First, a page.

Did you take any risks during your missions?
Jamal: When I was on the Afghan army training mission, a mine exploded just 10 feet from me during a live-fire exercise. I was with the French training officers. Luckily, no one was injured. The mine was detonated remotely, probably by the Taliban in one of the neighboring villages. That was in January 2013. The situation has gotten much worse since 2010, 2011. But even before that, they would attack the base camp. We would seek refuge in the bunkers when that happened. And Taliban spies would also infiltrate the local population: When I went to talk to Afghan companies, I didn't always know who I was dealing with.


Ismat: In 2009, I was in an all-terrain vehicle, traveling to a French army camp, when a dozen Taliban attacked our convoy. One of the Afghan soldiers who was traveling with me was killed by gunshot. The insurgents were 20 yards away from us. One of them fired a rocket that hit the vehicle. Thankfully, it didn't explode. I lay on the ground, with shots being fired above my head. Then, a French helicopter arrived and caused the Taliban to flee. After that, the Taliban would attack the camp every three nights or so, and sometimes, they would launch mortar attacks.

'I received a death threat in a letter that was sent to my home address.'

What kind of relationship did you have with the French troops?
Jamal: Our first interaction was very good. In Afghanistan, most interpreters prefer to work for the European soldiers. They're much nicer than the Americans. I'm still in touch with a French chief warrant officer. But today, the soldiers can't help us, or they might get fired. We were working side-by-side back then, but when I filed my first visa request with the military chief, in March 2013, I never heard back. The chief came back to me the day the French soldiers left, in July 2014. All he said was that my request had been denied, and then he left.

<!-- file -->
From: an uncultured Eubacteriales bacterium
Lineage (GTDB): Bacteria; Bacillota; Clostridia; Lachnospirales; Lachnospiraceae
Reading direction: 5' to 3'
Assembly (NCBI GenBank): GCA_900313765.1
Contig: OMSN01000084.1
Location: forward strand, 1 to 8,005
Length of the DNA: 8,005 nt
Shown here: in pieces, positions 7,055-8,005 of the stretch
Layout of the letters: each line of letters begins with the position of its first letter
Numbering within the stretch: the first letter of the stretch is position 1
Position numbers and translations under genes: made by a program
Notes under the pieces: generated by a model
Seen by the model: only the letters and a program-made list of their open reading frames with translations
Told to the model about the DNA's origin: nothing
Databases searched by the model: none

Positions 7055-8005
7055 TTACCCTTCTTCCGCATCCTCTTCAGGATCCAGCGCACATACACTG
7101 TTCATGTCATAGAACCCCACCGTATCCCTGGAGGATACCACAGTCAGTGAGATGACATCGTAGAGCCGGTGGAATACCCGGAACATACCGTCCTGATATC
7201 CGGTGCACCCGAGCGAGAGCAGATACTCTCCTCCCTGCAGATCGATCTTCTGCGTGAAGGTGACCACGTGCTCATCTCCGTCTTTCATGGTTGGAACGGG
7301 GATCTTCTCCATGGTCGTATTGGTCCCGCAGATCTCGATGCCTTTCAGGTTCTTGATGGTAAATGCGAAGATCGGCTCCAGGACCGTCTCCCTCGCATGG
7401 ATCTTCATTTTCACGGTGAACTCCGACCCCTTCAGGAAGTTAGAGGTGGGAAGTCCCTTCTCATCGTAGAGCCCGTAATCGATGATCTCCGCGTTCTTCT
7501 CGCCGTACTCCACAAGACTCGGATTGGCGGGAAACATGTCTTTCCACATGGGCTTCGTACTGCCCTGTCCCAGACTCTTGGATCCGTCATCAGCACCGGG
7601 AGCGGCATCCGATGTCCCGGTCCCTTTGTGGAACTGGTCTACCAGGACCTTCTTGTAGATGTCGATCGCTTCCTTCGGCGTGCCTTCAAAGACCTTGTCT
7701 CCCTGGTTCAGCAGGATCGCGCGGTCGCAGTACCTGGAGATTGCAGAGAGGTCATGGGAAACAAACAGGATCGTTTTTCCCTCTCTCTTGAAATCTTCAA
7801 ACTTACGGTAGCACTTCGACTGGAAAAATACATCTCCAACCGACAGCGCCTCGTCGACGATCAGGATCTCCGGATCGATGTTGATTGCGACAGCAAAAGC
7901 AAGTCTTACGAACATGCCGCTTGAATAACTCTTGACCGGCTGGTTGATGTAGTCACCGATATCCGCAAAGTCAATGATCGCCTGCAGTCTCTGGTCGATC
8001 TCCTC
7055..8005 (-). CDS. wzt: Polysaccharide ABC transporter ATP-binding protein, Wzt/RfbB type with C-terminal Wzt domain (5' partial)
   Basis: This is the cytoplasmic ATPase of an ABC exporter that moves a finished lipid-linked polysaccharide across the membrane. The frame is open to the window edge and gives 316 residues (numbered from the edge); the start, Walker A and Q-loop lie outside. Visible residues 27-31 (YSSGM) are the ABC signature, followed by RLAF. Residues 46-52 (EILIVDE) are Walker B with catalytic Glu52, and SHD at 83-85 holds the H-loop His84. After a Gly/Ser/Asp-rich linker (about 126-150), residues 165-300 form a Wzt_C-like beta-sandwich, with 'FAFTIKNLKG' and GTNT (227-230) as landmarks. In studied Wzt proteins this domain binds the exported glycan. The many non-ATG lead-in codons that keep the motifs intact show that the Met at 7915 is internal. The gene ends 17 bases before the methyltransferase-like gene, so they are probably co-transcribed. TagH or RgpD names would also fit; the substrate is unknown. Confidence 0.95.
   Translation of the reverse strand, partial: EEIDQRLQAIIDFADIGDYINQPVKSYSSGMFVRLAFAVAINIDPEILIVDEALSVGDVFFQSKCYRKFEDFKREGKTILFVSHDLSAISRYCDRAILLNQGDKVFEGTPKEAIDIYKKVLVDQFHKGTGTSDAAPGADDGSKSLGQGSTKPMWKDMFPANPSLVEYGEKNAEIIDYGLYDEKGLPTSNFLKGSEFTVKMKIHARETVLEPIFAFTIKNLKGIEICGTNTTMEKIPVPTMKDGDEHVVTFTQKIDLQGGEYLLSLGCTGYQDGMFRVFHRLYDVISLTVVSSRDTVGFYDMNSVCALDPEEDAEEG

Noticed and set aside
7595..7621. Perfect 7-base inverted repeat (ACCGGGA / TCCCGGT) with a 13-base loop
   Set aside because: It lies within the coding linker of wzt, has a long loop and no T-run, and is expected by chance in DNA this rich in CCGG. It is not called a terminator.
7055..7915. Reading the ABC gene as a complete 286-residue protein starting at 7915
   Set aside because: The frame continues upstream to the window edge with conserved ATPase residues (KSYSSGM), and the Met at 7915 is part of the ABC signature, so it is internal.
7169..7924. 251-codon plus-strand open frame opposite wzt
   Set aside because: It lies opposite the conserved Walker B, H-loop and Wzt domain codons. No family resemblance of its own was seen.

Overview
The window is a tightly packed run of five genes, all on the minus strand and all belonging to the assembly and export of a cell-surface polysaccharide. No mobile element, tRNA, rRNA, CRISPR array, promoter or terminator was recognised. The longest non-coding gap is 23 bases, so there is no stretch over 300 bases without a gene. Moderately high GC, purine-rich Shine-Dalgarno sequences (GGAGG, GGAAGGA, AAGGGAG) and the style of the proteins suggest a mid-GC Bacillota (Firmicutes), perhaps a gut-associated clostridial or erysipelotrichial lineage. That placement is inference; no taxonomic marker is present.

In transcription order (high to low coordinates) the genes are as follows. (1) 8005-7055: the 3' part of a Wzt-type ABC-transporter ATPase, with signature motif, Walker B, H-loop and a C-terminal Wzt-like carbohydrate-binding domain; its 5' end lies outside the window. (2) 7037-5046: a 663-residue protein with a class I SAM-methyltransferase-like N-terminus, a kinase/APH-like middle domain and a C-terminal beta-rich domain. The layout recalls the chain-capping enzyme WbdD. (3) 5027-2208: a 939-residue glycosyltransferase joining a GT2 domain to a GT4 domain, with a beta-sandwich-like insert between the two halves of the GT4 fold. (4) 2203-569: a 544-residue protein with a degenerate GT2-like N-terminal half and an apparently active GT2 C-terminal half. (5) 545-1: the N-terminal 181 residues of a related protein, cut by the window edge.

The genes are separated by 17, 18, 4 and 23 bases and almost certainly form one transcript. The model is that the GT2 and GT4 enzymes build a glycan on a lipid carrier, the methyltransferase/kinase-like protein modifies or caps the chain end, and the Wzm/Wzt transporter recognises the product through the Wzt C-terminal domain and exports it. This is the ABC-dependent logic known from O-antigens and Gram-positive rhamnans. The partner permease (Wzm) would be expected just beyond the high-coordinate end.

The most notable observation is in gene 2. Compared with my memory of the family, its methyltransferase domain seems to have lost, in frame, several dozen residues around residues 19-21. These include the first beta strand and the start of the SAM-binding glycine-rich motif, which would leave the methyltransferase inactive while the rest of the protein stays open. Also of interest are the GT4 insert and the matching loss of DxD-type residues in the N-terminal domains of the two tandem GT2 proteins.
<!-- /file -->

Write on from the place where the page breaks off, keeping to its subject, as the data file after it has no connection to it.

Ismat: In July 2014, when the French left, I received a phone call telling me that my visa request had been denied. I thought the French army would protect me. But when I received death threats over the phone, or when they stuck flyers on my front door, the army — like the Afghan police — did nothing. They told me to stay home and lay low.


What is life like today, for you?
Jamal: During those eight years, I never revealed that I was working for the French army. Only my close family knew. Even my neighbors thought I worked for an Afghan company. The Taliban have always been very critical of interpreters who worked for foreign armies. The Taliban have gotten stronger since 2010. Today, they're 15 miles outside of Kabul and sometimes, they carry out attacks in the center of town. There have always been spies and telephone threats, but since 2012, I've had to move five times. The last time was a few months ago: I received a death threat in a letter that was sent to my home address. It was slipped under the door. I left that night, [I went] 15 miles from there.